Vaping has become one of the more popular ways to consume both tobacco and marijuana. But, as with anything, with popularity comes added attention to the potential risks.
A "vape," or electronic cigarette, is a device that heats up a liquid to create a vapor you inhale. Some types of vaping devices include pens, e-cigarettes (like JUUL), and hookahs. While vaping appears to be a healthieralternative to smoking cigarettes, there are still many health risks involved. Here’s everything you need to know.
How Does Vaping Work?
Vaping devices can vary in shape, size and color. Devices produce an aerosol byproduct from heating up a liquid that sometimes consists of flavorings and other chemicals that make vaping seem less harsh (initially at least) than smoking. This liquid delivers nicotine, marijuana, or other drugs to the user via a mouthpiece that is inhaled into the lungs then expelled via the mouth or nose.
Vaping Health and Safety Risks
While many of these products typically feature a liquid containing one-third-to-half the nicotine found in a cigarette—for example, one 5% strength JUULpod is designed to replace an entire pack of cigarettes in nicotine strength—vaping users still face many health and safety risks.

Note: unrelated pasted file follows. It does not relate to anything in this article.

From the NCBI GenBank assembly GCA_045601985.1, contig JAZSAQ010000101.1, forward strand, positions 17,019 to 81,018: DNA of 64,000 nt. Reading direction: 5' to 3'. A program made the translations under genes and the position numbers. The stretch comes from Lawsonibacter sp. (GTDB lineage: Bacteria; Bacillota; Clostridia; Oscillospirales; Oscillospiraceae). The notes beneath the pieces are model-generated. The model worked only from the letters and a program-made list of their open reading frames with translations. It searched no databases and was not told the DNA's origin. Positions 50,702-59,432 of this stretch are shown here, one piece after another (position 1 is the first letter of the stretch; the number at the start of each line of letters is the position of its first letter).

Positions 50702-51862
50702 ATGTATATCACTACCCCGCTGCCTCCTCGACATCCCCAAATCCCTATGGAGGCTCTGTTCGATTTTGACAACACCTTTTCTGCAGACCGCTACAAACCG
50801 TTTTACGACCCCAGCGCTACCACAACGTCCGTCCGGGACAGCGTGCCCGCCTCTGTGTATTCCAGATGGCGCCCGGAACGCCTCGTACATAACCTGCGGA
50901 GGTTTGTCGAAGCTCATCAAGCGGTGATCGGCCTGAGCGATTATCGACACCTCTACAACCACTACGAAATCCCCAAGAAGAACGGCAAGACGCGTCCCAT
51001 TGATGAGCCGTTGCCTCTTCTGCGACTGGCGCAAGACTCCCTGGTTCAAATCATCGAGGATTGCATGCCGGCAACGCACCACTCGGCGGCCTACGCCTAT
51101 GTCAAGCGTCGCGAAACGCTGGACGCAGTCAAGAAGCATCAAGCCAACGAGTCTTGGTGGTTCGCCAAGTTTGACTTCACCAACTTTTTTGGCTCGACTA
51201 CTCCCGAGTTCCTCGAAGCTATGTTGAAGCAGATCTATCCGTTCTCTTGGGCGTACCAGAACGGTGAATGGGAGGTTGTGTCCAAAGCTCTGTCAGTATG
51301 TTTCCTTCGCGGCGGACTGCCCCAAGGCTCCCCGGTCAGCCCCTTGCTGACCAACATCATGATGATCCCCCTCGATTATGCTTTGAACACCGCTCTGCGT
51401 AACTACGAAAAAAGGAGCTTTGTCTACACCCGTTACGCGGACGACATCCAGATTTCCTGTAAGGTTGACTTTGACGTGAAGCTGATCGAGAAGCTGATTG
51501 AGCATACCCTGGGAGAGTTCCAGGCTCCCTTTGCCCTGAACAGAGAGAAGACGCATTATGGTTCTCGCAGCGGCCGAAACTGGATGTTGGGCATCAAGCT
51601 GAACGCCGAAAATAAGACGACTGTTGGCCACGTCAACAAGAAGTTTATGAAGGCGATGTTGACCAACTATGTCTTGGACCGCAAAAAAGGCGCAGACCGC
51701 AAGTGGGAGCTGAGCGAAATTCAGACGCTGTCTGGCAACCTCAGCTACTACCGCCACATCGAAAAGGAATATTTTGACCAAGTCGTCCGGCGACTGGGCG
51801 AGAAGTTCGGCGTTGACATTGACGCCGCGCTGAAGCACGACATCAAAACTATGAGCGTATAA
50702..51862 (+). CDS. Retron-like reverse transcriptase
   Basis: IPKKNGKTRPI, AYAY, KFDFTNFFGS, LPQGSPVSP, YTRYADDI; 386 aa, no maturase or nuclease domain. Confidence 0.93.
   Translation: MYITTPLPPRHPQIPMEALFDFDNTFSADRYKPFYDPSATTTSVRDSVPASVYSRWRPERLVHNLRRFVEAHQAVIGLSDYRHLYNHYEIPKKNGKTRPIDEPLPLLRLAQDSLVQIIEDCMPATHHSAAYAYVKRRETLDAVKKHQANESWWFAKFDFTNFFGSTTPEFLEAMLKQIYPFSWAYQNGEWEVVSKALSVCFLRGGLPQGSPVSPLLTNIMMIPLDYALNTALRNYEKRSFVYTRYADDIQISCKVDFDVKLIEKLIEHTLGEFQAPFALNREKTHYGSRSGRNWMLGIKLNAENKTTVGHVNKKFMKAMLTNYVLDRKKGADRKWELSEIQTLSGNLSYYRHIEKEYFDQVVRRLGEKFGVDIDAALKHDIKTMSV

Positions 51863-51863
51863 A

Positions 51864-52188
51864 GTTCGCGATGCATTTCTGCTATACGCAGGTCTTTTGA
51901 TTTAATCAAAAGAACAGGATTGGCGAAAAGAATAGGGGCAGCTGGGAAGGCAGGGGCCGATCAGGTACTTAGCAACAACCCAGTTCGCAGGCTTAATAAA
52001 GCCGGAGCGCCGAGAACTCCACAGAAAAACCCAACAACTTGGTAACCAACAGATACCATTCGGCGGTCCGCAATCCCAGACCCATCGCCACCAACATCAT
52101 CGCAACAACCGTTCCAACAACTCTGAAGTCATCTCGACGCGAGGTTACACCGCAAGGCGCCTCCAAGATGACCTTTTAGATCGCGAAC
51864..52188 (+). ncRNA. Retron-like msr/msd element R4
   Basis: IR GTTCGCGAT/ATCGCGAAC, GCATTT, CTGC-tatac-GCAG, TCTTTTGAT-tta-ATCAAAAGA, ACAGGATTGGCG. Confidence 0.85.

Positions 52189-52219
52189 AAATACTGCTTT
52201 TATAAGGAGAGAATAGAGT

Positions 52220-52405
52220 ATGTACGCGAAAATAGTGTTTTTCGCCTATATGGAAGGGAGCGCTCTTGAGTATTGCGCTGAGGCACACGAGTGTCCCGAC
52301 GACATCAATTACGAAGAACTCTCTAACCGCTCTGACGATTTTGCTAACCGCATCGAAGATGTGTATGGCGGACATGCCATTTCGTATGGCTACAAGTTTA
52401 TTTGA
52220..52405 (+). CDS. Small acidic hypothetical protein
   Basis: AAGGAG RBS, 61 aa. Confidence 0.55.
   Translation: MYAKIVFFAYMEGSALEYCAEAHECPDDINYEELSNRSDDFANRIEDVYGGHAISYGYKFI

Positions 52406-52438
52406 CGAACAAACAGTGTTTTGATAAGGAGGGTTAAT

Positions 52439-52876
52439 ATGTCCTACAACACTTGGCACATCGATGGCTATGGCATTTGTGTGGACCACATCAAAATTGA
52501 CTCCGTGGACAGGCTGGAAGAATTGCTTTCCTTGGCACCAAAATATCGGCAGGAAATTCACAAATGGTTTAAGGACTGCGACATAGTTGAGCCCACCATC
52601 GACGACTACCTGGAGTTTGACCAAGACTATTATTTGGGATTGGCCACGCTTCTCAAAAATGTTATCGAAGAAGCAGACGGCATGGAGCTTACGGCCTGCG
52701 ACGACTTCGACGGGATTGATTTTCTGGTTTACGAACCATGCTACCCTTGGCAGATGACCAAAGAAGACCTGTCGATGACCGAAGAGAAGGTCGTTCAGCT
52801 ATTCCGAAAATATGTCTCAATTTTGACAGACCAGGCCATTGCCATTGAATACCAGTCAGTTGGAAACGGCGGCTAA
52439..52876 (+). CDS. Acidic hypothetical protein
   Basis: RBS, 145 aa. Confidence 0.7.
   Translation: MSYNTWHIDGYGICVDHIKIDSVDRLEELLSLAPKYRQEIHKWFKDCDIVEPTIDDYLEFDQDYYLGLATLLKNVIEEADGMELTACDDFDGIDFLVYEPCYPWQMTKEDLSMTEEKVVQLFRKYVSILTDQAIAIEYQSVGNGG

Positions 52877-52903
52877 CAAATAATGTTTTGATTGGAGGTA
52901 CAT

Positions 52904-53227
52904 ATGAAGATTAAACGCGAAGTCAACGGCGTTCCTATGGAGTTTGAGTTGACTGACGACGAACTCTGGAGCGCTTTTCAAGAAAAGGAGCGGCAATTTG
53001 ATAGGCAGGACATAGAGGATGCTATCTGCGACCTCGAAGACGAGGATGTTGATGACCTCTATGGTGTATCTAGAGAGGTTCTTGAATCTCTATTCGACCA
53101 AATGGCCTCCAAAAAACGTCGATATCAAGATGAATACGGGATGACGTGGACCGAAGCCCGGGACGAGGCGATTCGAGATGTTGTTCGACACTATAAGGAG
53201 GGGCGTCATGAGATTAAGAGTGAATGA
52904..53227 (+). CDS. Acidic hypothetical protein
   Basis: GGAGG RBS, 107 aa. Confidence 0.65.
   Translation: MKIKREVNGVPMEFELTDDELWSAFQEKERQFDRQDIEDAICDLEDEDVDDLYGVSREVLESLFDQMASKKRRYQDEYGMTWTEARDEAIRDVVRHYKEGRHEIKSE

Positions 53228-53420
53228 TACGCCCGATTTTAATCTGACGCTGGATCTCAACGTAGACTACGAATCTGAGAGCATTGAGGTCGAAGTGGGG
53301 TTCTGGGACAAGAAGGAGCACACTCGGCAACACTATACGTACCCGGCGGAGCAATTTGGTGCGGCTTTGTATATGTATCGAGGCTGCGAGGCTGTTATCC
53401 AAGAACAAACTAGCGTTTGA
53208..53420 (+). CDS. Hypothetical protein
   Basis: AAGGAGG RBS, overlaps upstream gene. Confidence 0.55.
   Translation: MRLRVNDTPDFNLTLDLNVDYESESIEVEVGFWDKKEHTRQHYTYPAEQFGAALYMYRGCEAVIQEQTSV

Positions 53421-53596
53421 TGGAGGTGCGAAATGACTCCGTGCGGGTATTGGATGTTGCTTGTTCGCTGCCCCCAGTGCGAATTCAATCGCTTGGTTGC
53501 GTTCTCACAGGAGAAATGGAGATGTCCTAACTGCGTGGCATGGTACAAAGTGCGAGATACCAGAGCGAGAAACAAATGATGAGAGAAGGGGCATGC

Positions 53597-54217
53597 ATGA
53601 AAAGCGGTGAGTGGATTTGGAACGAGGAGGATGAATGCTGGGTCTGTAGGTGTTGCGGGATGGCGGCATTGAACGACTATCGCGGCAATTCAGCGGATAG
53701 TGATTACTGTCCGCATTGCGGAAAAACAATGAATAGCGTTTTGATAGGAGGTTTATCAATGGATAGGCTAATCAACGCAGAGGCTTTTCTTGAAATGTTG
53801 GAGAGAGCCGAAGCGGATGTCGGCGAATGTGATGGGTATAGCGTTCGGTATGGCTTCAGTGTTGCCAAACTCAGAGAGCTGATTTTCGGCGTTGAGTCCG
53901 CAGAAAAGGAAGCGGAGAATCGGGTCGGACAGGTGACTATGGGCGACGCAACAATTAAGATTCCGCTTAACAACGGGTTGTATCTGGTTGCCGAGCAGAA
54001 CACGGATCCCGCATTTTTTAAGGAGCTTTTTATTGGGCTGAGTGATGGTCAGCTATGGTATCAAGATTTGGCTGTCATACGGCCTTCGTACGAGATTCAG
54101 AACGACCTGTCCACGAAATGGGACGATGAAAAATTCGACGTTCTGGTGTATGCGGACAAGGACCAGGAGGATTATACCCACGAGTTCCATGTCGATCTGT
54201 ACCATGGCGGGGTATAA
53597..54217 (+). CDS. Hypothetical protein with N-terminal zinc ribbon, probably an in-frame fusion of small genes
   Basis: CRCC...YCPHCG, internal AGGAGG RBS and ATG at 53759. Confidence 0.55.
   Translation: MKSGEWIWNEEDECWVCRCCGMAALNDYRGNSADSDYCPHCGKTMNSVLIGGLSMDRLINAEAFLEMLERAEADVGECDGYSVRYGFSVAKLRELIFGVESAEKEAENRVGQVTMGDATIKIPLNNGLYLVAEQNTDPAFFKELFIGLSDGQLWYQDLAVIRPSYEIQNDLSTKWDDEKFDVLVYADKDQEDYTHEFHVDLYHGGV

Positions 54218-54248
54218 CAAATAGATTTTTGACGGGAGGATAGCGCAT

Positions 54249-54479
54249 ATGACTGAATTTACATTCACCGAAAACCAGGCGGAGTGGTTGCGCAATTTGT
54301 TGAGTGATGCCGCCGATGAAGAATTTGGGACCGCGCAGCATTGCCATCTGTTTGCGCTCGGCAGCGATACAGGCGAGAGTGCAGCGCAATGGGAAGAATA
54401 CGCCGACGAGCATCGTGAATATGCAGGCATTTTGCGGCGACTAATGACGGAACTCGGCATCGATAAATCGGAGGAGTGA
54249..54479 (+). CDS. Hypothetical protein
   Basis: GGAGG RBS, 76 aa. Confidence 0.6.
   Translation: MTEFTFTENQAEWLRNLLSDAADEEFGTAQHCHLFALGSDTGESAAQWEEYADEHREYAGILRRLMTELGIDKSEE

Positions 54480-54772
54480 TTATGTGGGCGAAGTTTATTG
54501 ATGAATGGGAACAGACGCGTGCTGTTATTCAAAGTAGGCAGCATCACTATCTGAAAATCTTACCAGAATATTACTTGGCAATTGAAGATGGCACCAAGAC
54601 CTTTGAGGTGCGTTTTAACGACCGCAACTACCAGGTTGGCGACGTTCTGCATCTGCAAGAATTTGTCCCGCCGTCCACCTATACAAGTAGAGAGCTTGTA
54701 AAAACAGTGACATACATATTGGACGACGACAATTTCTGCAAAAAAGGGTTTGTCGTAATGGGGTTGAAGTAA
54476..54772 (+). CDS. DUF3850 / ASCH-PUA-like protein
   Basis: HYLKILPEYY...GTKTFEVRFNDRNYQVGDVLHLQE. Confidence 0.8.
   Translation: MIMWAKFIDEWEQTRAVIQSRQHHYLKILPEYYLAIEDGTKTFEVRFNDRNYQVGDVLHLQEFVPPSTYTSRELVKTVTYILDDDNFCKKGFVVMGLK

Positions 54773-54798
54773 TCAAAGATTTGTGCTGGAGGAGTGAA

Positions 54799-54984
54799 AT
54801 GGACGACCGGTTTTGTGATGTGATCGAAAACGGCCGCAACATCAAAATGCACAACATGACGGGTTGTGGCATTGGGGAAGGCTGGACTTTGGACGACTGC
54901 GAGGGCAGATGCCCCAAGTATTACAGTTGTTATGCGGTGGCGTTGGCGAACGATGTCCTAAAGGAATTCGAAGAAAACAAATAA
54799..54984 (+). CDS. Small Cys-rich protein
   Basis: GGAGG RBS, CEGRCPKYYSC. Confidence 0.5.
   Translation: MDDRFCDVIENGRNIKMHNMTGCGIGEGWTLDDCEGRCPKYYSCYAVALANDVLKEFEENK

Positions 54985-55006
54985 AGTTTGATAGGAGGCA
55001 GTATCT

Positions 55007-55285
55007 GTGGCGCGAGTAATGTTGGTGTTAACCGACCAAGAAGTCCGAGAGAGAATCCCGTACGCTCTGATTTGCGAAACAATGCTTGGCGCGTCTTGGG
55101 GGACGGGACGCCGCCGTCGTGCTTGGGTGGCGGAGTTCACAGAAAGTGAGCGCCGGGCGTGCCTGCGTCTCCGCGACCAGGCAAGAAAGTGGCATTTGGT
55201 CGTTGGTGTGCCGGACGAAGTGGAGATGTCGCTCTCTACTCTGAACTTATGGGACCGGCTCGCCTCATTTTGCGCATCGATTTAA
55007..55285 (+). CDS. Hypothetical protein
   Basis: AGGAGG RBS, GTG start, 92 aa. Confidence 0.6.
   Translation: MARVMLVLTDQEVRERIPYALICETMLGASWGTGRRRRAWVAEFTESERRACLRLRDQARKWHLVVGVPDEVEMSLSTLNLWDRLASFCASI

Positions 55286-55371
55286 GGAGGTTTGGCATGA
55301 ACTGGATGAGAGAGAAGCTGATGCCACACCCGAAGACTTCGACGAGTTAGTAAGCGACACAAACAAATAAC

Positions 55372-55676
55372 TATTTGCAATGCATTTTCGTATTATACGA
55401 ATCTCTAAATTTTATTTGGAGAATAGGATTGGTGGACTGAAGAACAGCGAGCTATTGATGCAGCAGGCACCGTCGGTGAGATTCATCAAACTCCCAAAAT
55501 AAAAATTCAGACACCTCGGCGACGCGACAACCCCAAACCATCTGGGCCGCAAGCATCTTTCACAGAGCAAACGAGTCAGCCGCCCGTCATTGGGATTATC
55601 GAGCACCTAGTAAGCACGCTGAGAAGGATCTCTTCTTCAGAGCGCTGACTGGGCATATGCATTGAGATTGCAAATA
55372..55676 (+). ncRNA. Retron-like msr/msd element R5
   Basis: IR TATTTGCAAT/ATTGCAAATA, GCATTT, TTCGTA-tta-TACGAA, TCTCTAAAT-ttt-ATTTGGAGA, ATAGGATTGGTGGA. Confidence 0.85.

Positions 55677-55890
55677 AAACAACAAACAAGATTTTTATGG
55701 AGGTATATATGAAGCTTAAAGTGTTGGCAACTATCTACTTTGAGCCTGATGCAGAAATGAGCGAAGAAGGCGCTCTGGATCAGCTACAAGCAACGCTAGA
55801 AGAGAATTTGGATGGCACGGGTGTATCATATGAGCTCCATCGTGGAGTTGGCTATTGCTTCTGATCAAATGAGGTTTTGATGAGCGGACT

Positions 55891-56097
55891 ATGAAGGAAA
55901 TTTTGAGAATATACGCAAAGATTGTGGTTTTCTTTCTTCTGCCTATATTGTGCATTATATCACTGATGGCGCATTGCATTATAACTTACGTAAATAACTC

Nicotine, a stimulant which can harm the developing adolescent brain (which continues to grow until approximately 25 years of age), is found in many e-cigarettes, though not always listed on the label, according to a recent CDC study.
The use of nicotine in developing adolescent brains can harm parts that control:
- Impulse control
Nicotine use affects how the synapses—connections between brain cells—are formed. Regular usage in adolescence can also increase the risk for future addiction to cigarettes and other drugs.
Other than nicotine, vaping liquid and subsequent vapor may include other harmful substances including:
- Cancer-causing chemicals
- Heavy metals such as nickel, tin and lead
- Flavorings such as diacetyl, a chemical linked to lung disease
- Volatile organic compounds
- Ultra-fine particles that can be inhaled deep into the lungs
Scientists are still actively learning about the effects of vaping, especially surrounding Vitamin E acetate, a chemical added to some vaping liquids to help dilute. There were morethan2,500 cases of users being hospitalized for vaping-related injury as of December 17, 2019. Vaping has also led to 54 deaths across 27 states and the District of Columbia.
Who is Vaping?
According to 2018 National Youth Tobacco Survey (NYTS) data, 3.6 million children in middle school and high school use e-cigarettes. Use, defined by at least once per day over the past 30 days, has increased 78 percent from 11.7 to 20.8 percent in 2018.
The rise of e-cigarette use among middle school and high school students has resulted in an increase in overall tobacco use by 38 percent in high school students and 29 percent among middle schoolers.
E-cigarette use isn't limited to adolescents: nine percent of U.S. adults say they "regularly or occasionally" vape.